Northampton resident Tracey Fountaine can remember seeing an owl perched on the roof of his house as he arrived home from work one day last June.
A few hours later, the owl was still there.
It was a strange sight, he recalls. Normally owls don’t get that close to homes, or stay around long.
That was all before the aging electrical outlet sparked in the basement near the clothes dryer, before the fire leapt up the wall, before Mr. Fountaine was covered in a flaming blanket while desperately battling the blaze. That was also before he spent days in a hospital recovering from burns while his family dealt with what remained of the family home.
But even when the house — the place his wife, Lyn, had called home since childhood — did catch fire and firefighters tried to contain the blaze, the owl didn’t fly away. It stayed there, hopping from one side of the roof to the other, consumed in smoke.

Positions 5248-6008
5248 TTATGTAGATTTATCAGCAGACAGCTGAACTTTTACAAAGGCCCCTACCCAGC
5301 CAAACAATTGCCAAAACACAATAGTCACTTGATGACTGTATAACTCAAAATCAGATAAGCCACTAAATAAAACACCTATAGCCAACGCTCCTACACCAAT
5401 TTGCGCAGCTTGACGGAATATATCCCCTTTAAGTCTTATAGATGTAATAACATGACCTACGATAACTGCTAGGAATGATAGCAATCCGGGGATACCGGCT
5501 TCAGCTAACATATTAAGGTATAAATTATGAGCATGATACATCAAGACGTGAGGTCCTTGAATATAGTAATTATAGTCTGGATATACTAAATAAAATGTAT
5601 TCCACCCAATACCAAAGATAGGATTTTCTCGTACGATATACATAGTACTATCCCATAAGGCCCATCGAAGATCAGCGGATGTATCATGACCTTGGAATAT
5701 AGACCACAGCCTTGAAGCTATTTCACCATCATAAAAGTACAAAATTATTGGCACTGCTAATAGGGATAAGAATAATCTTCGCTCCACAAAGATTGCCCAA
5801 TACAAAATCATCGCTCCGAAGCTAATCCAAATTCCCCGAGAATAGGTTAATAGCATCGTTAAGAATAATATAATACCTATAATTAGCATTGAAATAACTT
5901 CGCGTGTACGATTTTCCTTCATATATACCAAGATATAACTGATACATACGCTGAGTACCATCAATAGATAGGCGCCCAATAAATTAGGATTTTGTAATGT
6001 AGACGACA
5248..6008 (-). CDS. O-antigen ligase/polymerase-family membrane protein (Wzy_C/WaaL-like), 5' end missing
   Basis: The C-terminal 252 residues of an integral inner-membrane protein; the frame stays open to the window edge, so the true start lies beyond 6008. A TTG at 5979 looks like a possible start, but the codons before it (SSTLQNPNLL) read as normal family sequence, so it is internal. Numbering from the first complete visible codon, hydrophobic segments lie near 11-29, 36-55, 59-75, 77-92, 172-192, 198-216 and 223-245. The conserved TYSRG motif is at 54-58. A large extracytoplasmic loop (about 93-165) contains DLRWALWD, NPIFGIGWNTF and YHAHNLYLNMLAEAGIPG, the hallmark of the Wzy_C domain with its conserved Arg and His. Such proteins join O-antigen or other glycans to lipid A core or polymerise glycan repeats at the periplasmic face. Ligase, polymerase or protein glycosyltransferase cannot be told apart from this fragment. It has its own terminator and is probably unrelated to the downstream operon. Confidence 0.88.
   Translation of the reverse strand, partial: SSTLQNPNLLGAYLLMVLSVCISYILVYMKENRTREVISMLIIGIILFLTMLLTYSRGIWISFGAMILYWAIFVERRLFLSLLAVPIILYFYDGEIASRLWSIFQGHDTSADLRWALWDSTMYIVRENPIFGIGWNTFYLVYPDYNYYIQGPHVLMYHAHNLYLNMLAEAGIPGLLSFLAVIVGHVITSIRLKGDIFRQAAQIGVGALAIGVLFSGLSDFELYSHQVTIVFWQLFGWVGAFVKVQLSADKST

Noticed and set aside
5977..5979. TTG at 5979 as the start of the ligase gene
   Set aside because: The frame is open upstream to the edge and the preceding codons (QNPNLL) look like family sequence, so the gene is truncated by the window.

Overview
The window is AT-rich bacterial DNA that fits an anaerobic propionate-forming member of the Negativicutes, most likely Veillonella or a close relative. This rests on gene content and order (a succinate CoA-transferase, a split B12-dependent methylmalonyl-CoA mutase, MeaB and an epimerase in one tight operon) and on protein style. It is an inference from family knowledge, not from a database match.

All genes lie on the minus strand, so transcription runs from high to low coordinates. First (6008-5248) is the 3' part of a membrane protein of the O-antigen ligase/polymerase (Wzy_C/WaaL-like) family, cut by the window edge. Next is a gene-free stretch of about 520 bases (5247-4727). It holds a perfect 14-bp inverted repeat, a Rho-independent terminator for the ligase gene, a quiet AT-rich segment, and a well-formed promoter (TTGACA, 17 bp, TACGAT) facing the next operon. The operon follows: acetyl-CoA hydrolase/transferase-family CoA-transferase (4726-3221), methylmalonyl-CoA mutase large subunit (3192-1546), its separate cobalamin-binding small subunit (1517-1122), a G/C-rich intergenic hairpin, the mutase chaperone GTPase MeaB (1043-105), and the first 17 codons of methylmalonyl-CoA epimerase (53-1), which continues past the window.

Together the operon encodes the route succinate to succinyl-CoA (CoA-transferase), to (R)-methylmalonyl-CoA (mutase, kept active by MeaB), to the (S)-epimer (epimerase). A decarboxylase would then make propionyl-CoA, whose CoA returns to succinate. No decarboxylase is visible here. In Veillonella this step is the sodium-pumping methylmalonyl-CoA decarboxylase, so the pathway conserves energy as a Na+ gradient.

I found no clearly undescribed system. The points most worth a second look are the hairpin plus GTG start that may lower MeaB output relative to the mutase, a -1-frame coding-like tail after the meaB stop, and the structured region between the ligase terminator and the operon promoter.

Only after the fire was out and everyone was OK did the owl leave its perch, Mr. Fountaine said.
He believes that owl was like a guardian, watching over his family and keeping them safe. Nine months after the devastating fire, small owl trinkets litter the trailer the Fountaine family is living in as their home is rebuilt bigger and stronger.
“The owl has become like a family symbol,” Mr. Fountaine said. “I know when we go back home, it will come back.”
In many ways, Mr. Fountaine’s story mirrors the lives of other residents in the North Fork area who have lost their homes and possessions — and more — to fire in the past few years. There’s the initial devastation, the grueling recovery and the importance of support from family and friends.
The News-Review sat down with four area residents who were the victims of house fires in recent years to learn more about that recovery process.
Click on the tabs below to read their stories.